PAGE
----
According to state media, more than 130,000 government “leading groups” across China have been cut as a part of the central government’s plan to “streamline bureaucracy.” Chris Luo at South China Morning Post reports:
China, in an effort to streamline bureaucracy, has scrapped over 130,000 of the many “leading groups” that operate at all levels of governments across the nation, state media reported on Thursday.
[…] The central province of Hunan saw 13,000 groups abolished. The coastal eastern province of Jiangsu and the northern Inner Mongolia Autonomous Region each had over 8,000 such panels scrapped.
The cancelled groups spanned a broad range of industries – from foot therapy, watermelon sales, steamed bun retail, live pig auctions and even weed removal.
[…] The nationwide order is part of President Xi Jinping’s “mass line education and implementation campaign” announced last year. It focuses on the need for the authorities to be down-to-earth by disciplining local governments against extravagance, laziness, laxity, excessive formality, and bureaucratism. [Source]
In January, the South China Morning Post’s Cary Huang looked at the important role “leading small groups” play in central government policy-making, and explained how President Xi Jinping has utilized these groups to consolidate his power.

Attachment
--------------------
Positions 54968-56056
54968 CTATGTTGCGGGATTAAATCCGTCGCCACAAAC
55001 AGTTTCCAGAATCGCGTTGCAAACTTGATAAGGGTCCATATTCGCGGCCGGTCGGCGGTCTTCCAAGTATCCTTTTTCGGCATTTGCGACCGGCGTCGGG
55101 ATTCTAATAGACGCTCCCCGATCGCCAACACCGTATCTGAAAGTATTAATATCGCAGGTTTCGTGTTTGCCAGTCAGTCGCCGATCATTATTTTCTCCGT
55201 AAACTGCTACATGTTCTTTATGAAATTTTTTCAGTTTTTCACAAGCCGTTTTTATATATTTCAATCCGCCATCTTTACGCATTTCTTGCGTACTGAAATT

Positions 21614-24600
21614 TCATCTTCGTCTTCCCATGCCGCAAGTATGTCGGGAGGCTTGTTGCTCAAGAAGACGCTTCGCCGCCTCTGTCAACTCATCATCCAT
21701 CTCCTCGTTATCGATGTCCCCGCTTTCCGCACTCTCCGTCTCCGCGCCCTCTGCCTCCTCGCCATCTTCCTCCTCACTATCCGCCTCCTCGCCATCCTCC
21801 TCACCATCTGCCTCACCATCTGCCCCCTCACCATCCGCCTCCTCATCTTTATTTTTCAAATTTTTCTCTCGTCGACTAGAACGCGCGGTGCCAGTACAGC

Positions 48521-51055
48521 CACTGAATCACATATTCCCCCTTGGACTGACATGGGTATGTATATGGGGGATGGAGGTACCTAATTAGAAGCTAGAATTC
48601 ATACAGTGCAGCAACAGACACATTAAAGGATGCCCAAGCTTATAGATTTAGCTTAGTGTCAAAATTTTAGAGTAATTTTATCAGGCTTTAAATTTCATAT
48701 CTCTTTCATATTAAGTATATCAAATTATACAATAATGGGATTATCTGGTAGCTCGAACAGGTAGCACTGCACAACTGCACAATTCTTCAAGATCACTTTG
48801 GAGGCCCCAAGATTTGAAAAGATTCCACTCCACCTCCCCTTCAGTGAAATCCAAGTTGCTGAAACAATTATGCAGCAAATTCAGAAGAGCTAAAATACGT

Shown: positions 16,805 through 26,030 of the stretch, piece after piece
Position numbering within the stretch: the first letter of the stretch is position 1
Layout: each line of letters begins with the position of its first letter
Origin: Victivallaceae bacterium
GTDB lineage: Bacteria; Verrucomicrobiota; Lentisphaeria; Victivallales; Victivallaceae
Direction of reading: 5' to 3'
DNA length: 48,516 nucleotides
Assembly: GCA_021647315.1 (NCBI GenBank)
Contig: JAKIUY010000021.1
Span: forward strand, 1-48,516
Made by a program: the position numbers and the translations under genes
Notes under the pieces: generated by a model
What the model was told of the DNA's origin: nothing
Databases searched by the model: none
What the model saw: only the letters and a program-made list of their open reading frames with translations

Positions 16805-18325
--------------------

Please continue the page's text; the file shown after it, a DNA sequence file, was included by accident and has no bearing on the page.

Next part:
In practice, however, the policies that affect the lives of 1.35 billion mainlanders and many others around the world are crafted by a more obscure class of entities – the so-called leading small groups.
These panels, which rarely announce their meetings or disclose their full membership, comprise the country’s most powerful and influential leaders. Leading small groups cover everything from economics to propaganda to Hong Kong and Macau affairs. They thrash out policy details long before measures are presented to the party, let alone the public.
[…] That is why the creation of two new policy panels – both expected to be led by Xi, who is also president and commander-in-chief – was one of the most remarked developments of the party Central Committee’s third plenum in November.
Analysts, such as University of Nevada political science professor Xiaoyu Pu, said the two panels would probably play a big role behind the scenes as Xi works to push his agenda past various entrenched interests. [Source]